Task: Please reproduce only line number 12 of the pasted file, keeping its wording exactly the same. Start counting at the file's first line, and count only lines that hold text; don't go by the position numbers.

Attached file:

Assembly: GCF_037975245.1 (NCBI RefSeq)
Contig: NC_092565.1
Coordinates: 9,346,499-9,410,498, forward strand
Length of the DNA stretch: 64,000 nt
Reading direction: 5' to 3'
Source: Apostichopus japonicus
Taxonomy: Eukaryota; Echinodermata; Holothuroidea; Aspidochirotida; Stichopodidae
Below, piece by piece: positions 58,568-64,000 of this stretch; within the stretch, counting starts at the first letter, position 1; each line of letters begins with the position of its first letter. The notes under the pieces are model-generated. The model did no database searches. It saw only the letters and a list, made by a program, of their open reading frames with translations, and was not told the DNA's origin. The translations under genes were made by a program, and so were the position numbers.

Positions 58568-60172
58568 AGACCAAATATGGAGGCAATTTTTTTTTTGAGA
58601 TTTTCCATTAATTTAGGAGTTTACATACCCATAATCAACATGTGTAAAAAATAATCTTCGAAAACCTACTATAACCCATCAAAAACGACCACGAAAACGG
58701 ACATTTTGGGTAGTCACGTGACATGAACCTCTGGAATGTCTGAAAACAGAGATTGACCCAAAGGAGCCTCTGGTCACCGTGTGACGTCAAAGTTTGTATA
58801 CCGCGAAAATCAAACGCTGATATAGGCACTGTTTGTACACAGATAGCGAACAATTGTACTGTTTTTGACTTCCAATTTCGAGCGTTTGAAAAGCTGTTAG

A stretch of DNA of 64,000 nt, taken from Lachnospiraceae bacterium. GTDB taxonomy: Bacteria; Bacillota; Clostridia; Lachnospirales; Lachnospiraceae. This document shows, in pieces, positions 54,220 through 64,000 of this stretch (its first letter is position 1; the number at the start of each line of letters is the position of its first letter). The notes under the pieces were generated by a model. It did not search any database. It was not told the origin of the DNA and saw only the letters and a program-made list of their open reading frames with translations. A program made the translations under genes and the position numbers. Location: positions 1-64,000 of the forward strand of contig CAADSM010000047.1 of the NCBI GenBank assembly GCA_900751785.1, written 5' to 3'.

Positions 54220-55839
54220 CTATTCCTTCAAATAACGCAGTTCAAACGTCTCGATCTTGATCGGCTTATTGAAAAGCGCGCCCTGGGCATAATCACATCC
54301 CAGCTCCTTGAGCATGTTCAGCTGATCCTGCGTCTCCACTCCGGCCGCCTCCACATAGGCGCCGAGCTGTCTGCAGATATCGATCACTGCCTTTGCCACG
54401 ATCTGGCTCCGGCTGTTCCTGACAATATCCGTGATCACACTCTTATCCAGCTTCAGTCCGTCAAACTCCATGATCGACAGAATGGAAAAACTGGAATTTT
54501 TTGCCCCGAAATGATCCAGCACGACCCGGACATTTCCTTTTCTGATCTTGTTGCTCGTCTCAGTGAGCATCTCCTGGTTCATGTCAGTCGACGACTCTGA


58701 ACATTTTGGGTAGTCACGTGACATGAACCTCTGGAATGTCTGAAAACAGAGATTGACCCAAAGGAGCCTCTGGTCACCGTGTGACGTCAAAGTTTGTATA